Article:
Tuesday, March 11, 2014
AUGUSTA -- As soon as marriage licenses become available to same-sex couples, Maggie Oechslie and Alissa Poisson will be the first in line.
Alissa Poisson and Maggie Oechslie of South Portland hold a certificate that Maggie’s father made and presented to the couple at their public commitment ceremony last year. Now, with Tuesday’s approval of the same-sex marriage initiative, they plan to be first in line to get a legal Maine marriage license. They are expecting their first child in May.
Shawn Patrick Ouellette/Staff Photographer
The South Portland couple who are expecting their first child in May say they've already had a public commitment ceremony to celebrate their love in front of friends and family. Now they want the official, legal piece of paper that gives them all the rights and responsibilities enjoyed by heterosexual couples.
"For me, I just don't see anything wrong with being in love," Oechslie said. "I really just love Alissa."
Maine was one of four states to vote on gay marriage on Tuesday, passing a citizens initiative to allow it by a 53 percent to 47 percent vote. The new law will likely take effect in early January, following a 20-day period for the secretary of state to certify the results, a 10-day period for the governor to sign off on them, and a 30 day waiting period.
For Oechslie and Poisson and hundreds of other gays and lesbians in Maine, there are also practical considerations beyond love. Oechslie is concerned that if they are not married when the baby is born, she will have no biological or legal tie to the child. Married couples are instantly recognized as parents, and spouses are not questioned if there's an emergency involving a family member.
There are tax and inheritance implications as well, although same sex couples will need to be aware that while the state will now recognize their union, the federal government will not, said Bruce Bell, who manages a legal information line at Gay & Lesbian Advocates & Defenders in Boston.
The group has set up a legal hotline for Maine same-sex couples thinking of getting married and it will soon produce a pamphlet with advice about Maine law as well.
Maine law contains hundreds of references to marriage, spouses, husbands, and wives in varying contexts, but GLAD has outlined 10 categories of legal protections for married couples. Among them are the ability to transfer real property to each other without paying a real estate transfer tax, the requirement that spouses cannot be forced to share private marital communications in lawsuits, and the power to receive state retirement accidental death benefits or workers' compensation payments.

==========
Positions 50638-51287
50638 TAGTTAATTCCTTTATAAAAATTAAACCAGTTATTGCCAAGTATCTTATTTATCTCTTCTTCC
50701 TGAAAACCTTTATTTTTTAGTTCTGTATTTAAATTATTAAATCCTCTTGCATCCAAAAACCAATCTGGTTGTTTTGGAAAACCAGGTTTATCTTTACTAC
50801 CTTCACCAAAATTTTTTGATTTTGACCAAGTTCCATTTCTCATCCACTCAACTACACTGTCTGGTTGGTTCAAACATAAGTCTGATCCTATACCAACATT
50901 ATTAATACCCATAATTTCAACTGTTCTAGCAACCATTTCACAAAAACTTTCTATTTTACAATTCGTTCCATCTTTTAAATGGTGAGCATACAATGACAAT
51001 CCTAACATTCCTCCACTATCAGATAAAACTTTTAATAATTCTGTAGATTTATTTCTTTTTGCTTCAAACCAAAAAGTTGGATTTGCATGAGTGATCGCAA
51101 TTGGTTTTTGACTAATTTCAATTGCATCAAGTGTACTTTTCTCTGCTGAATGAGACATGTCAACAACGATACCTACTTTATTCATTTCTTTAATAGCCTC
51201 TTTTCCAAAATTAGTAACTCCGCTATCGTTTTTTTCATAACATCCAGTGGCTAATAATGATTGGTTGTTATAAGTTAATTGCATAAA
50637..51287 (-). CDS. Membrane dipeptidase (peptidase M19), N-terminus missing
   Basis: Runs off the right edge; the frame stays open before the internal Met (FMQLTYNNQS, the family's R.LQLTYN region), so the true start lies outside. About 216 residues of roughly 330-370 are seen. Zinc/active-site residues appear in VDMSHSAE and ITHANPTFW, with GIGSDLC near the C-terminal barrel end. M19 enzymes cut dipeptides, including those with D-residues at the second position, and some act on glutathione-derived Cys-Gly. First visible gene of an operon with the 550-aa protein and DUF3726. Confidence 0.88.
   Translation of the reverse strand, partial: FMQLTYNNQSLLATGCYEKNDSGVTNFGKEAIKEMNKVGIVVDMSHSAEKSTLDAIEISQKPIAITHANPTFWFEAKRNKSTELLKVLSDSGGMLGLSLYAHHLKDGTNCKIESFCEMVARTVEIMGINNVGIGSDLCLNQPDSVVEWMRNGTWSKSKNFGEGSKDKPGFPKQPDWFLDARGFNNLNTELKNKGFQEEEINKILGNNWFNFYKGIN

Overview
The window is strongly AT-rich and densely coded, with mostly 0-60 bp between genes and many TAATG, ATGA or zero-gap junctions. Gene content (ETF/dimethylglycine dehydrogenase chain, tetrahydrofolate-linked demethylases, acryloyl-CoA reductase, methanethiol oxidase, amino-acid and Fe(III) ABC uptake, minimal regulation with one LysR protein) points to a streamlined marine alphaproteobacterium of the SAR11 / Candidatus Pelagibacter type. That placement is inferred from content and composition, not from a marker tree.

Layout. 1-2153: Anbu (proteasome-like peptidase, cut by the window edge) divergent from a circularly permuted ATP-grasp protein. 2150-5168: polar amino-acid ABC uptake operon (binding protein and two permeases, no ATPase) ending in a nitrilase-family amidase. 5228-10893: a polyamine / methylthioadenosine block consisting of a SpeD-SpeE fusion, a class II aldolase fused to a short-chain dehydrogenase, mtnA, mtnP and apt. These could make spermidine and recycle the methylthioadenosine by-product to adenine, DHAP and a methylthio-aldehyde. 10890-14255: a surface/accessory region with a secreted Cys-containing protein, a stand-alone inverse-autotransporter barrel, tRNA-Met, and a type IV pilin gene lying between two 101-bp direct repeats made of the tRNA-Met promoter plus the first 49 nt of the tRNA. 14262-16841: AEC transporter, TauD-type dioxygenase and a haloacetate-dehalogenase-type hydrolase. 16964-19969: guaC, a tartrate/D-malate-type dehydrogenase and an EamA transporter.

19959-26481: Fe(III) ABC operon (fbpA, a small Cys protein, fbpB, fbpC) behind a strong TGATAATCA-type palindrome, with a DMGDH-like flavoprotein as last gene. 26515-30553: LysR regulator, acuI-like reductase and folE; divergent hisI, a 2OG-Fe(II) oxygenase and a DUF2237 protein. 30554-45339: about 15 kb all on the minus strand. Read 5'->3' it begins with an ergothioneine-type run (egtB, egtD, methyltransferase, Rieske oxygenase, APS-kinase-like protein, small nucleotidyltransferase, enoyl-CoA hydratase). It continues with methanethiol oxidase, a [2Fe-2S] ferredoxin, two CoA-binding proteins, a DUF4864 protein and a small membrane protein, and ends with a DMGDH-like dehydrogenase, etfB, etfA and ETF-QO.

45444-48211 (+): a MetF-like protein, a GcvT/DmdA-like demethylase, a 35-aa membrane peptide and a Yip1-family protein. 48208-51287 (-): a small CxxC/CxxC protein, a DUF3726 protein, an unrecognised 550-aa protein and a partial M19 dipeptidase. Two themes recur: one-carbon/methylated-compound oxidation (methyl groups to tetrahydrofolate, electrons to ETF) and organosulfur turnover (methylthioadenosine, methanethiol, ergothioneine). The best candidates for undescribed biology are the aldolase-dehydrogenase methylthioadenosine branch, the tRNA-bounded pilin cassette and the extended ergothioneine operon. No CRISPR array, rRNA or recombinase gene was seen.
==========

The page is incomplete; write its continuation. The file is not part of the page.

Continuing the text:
The new law will recognize same-sex unions performed in other states that recognize gay marriage. So if a Maine couple has already traveled to Massachusetts, New Hampshire, Vermont, New York, Connecticut or Iowa to get married, their union will now be recognized in Maine, Bell said.
Other tips for getting hitched, according to GLAD:
* The couple must go to the town clerk's office in the town where either of them resides to get a license.
* They then have 90 days to get married.
* Marriages can be performed by a justice of the peace, judge, notary public, attorney, or an ordained clergy member.
* The ceremony must be witnessed by two people other than the officiant, and signed by the couple, officiant, and witnesses.
* The officiant must return the certificate to the town clerk within seven days of the ceremony.
Oechslie, 28, general manager at Maine Running Company and Poisson, 33, a Portland police officer, already have a framed marriage certificate from their 2011 ceremony at Clay Hill Farm in Cape Neddick.
Soon, they will have the real thing.
"That was the one thing both of our families were really sad about," Oechslie said. "For us, it really is just that piece of paper."
Susan Cover -- 621-5643
FOR MORE INFORMATION
To learn more about getting married under Maine's new same-sex marriage law, call Gay & Lesbian Advocates & Defenders at 1-800-455-4523 or send an email to email@example.com.